Posted by: dstieglitz | August 3, 2009


    When I was six years old, my mother made me eat my broccoli before I could have ice cream for dessert. I wish my mother were in Congress today, because she would make other members raise revenue (i.e., eat their broccoli) before extending health insurance to 46 million uninsured people, issuing free cap-and-trade credits, and sending $787 billion in stimulus (i.e., three flavors of ice cream) to their favorite special interest groups. The plain truth is we either aren’t paying enough to support the government we need or we have more government than we can afford – maybe a little of both. There is no perfect plan that gives everybody everything they want – and allows them to keep everything they already have.

    It’s time to control spending and build new revenue sources, rather than to create new entitlement programs and cut taxes. For example, it makes no sense for Congress to continue ignoring the federal gasoline tax (it hasn’t changed since 1993) while we can’t afford to fix roads and bridges are literally falling down. We can make these hard choices today while the consequences are relatively mild, or delay action until the world forces a bankrupt U.S. government to make more loathsome decisions – like California is being forced to do. Yes, I mean raising income and capital gains taxes (and other revenue sources as well) even though I’m in the income group that President Obama and Congress view as a bottomless source of revenue.

     The health care debate is sizzling. Depending on which one you pick, the draft health care bills in Congress provide coverage for most Americans that don’t already have it, eliminate pre-existing conditions as insurance exclusions, and fund health care research. Those are all good things (ice cream) but, along with millions of other Americans, I don’t believe those actions will reduce the cost of health care. Unless a health care bill addresses controversial issues like the astronomical cost of malpractice insurance, marginally necessary fee-for-service procedures, and expensive end-of-live care (the broccoli), we are likely to see higher insurance premiums, reductions in the quality and availability of health care, restrictions on our choice of doctors and treatments, more expensive government bureaucracy, and trillions in new federal debt.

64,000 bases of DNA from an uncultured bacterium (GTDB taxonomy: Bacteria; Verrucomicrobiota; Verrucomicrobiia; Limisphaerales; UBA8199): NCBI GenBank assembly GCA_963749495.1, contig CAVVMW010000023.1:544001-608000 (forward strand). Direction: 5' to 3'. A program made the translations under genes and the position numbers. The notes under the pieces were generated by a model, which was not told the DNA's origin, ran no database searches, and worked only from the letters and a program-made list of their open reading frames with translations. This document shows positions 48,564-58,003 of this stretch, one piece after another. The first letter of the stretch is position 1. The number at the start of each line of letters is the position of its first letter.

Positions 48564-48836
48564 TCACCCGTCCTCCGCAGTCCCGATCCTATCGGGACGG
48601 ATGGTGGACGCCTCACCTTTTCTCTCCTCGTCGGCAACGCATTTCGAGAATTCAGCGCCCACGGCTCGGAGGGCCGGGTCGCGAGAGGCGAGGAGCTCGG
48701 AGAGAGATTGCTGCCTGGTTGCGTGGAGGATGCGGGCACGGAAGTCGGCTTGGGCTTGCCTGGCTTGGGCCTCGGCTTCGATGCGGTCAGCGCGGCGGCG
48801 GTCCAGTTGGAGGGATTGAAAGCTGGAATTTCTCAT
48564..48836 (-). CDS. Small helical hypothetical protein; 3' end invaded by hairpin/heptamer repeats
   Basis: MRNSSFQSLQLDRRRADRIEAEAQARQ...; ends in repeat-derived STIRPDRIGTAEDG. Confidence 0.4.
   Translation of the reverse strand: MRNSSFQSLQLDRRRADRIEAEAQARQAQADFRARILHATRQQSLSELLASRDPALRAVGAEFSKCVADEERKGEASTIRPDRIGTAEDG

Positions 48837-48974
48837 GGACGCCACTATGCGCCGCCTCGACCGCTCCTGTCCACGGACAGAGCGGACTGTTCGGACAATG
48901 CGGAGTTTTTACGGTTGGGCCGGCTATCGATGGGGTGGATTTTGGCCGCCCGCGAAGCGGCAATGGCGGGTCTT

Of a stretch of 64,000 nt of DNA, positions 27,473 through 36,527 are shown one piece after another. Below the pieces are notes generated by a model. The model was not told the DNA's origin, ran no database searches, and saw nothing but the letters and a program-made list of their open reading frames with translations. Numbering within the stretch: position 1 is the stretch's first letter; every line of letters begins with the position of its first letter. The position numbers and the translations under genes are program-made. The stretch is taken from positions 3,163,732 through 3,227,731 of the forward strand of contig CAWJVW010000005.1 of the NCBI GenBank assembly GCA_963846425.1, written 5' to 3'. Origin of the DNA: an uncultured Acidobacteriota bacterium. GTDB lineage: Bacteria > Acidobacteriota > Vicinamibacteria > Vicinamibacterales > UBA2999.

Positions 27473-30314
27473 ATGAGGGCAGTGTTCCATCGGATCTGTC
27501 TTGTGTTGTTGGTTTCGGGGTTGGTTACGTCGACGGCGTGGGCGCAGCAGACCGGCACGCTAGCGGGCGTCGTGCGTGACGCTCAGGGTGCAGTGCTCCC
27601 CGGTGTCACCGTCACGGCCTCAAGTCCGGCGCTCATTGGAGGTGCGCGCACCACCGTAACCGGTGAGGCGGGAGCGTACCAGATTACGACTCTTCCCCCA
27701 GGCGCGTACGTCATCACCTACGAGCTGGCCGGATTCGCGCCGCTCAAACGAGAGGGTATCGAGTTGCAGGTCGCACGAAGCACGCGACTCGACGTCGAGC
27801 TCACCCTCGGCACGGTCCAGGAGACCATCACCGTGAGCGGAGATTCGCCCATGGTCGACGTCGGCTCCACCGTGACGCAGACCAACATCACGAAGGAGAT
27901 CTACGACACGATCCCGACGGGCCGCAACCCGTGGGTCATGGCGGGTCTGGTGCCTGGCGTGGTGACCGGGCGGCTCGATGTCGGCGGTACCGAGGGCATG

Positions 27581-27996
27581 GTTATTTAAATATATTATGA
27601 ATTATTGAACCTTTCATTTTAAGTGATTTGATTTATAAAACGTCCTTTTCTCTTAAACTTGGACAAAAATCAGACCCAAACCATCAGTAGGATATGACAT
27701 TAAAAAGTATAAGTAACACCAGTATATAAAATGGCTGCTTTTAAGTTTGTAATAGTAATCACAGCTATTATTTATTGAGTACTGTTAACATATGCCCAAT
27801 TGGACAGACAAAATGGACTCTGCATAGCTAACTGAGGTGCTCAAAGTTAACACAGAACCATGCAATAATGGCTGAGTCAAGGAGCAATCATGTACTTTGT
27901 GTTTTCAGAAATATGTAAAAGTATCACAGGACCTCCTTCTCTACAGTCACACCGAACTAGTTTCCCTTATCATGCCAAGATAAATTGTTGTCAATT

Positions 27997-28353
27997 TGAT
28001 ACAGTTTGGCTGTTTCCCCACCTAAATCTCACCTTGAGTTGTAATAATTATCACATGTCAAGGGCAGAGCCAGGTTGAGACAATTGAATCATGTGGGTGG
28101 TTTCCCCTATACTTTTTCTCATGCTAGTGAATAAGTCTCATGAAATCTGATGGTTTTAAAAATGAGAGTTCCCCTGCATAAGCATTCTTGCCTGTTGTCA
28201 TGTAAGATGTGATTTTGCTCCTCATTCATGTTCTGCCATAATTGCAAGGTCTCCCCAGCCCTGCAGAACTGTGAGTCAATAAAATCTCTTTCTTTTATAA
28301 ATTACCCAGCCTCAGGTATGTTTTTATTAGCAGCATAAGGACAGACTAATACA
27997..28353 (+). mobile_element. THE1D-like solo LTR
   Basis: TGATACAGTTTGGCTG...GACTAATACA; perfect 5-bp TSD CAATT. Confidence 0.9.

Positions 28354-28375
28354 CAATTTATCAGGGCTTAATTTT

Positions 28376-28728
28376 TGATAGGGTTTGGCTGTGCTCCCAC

The debates on energy policy and the environment, although playing second fiddle to health care, also have lots of ice cream and no broccoli. Certainly, investing in solar, wind, nuclear, and geothermal power (the ice cream) are essential to stimulate the economy, expand employment, and produce environmentally-friendly energy. But we also have a broccoli choice: Do we seize control of our oil supply and its environmental impacts, or continue to out-source those responsibilities to Saudi Arabia, Venezuela, Iran, and Russia? That is what we do when we import $700 billion of oil each year instead of drilling our own oil under appropriate environmental controls. Plus, massive oil imports are pushing us toward national bankruptcy and record unemployment because we buy from other countries what we should produce for ourselves.

     Health care and energy policy are microcosms of the challenges that all business leaders face: making tough trade-offs when we don’t what know the future holds. Every business leader pushes for positive change – that’s what leaders are paid to do. Today, the need for change is intense. Workers are scared about their future and, in some cases, are angry at big business. They want things to change fast. But change isn’t just about doing different things – change means achieving better outcomes. Business leaders must be willing to give up the old and embrace the new even when the leap from the old to the new is dangerous. To be successful in times of rampant change, you must anticipate what the changes will be, embrace the changes, and use them to produce new successes. And that may require you to eat some broccoli before you can have your ice cream.


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